I am not naturally patient. I am not particularly kind or empathetic. Apart from the Lord, I'm the caregiver you would hope not to have assigned to your case should you become elderly and infirm.
Before you lavish sympathy and prayers on my mother's head (well, the prayers aren't a bad idea, feel free to go ahead with those), I will hasten to let you know that I do not depend upon any natural propensity toward virtue in the time I spend with my mother. I very rarely enter her apartment without first uttering a prayer for God's help. He answers those prayers.
This gift of grace that covers my lack of qualifications reminds me of a story from my past. When my family moved to the small town where I attended the last two years of high school, I felt a strong desire to be accepted as a hometown girl. I envied the young people who had been born and raised in our little community, and while many of them could not wait to leave, I wanted nothing more than to put down roots and achieve that sense of belonging that they took for granted. I married a local boy and have lived here happily ever after, but for a time the feeling of being an outsider lingered.
When my daughter graduated from high school I was thrilled when we were asked to give the traditional greeting and response at the Alumni Banquet. This honor is accorded to a parent and child who both can call the school their alma mater, and to receive this opportunity to speak at the Alumni Banquet made me feel, at long last, accepted! As I stepped behind the podium that night and spoke my gratitude to the little town that I have learned to call home, I felt the Lord's benediction on my head, "This is the home I've provided you!" His words were almost audible to me.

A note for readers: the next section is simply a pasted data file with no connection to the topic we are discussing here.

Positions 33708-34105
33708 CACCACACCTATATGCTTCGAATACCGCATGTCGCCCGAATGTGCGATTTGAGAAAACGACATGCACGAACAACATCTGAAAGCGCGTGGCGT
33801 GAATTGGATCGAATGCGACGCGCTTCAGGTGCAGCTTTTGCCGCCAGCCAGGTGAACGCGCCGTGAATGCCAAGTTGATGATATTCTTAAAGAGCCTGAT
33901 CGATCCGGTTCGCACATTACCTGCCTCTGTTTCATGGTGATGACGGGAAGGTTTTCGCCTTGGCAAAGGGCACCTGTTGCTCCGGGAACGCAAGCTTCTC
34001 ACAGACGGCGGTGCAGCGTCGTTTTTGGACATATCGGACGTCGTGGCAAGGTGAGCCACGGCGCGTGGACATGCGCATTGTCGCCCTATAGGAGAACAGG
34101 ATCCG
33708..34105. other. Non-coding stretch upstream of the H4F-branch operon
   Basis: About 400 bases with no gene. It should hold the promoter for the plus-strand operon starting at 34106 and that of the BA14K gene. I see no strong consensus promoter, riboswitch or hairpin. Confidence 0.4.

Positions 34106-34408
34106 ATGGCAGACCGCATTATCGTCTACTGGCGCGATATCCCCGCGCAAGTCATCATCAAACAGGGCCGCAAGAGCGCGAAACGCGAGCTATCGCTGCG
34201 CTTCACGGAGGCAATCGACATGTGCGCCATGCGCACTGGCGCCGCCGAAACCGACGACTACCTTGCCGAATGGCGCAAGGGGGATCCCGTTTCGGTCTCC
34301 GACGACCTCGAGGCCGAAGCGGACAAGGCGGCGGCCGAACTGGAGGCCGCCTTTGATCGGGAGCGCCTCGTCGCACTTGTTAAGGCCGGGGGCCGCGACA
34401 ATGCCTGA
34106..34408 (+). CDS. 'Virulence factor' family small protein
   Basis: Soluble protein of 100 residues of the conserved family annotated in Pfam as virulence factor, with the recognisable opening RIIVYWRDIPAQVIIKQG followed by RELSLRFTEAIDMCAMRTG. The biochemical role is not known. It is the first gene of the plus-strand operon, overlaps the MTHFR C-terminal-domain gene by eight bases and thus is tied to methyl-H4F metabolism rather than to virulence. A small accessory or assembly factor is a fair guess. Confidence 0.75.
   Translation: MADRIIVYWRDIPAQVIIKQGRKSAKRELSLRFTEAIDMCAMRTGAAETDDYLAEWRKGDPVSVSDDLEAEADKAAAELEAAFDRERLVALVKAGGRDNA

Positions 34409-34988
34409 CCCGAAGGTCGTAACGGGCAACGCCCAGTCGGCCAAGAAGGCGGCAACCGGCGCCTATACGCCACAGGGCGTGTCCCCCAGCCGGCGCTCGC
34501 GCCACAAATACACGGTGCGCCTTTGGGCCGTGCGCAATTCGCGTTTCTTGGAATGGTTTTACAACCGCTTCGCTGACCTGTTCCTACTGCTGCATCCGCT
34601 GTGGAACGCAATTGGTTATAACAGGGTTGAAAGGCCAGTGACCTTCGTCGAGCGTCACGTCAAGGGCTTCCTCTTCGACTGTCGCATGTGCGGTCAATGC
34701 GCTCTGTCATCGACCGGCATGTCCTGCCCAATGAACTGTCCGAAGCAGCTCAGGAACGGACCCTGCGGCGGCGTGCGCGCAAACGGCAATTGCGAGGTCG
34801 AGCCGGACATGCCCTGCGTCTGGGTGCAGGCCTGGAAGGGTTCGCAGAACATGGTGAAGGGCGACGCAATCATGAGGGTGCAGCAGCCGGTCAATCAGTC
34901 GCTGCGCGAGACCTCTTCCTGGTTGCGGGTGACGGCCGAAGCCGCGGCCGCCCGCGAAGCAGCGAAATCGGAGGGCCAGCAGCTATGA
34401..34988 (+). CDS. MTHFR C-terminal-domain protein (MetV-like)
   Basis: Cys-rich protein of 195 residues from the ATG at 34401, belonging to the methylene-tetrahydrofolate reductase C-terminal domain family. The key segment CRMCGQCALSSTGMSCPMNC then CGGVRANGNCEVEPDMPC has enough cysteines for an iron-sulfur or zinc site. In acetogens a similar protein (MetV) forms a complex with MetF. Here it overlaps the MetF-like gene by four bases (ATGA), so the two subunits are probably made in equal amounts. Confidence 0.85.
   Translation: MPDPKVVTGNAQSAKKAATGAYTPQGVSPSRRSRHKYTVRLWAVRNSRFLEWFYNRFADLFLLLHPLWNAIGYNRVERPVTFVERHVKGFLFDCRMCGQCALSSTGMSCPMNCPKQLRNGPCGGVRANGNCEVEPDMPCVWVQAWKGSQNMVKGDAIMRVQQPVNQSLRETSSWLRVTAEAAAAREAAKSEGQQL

A few days later someone let it slip that we were the fourth...the FOURTH parent/graduate pair to be asked to give the greeting and response. The others had declined! I took this to the Lord with a feeling of chagrin and received the calm assurance that when the Lord says you're home, you're home; no matter how other human beings feel about the matter. I didn't achieve belonging by earning it, or through human recognition; I was given this blessing by the Lord.
Seven years later I received a call asking me if I would once again do the greeting at the banquet, this time as my graduating son gave the response. I readily accepted but with a bit more humility this time. I didn't ask how many others had turned down the assignment; I just rejoiced in my Lord and Savior who was so gracious to accord me this blessing a second time.
The memory of this experience and the lesson I learned as a result has come to me often in the ensuing years, reminding me that if the Lord says I belong, then I belong. And if he tells me I'm a caregiver, then I can be a caregiver--not by my own strength or merit, but through Him!
Scripture: "No king is saved by the size of his army; no warrior escapes by his great strength. A horse is a vain hope for deliverance; despite all its great strength it cannot save. But the eyes of the LORD are on those who fear him, on those whose hope is in his unfailing love...We wait in hope for the LORD; he is our help and our shield. In him our hearts rejoice, for we trust in his holy name. May your unfailing love rest upon us, O LORD, even as we put our hope in you" Psalm 33:16-18, 20-22.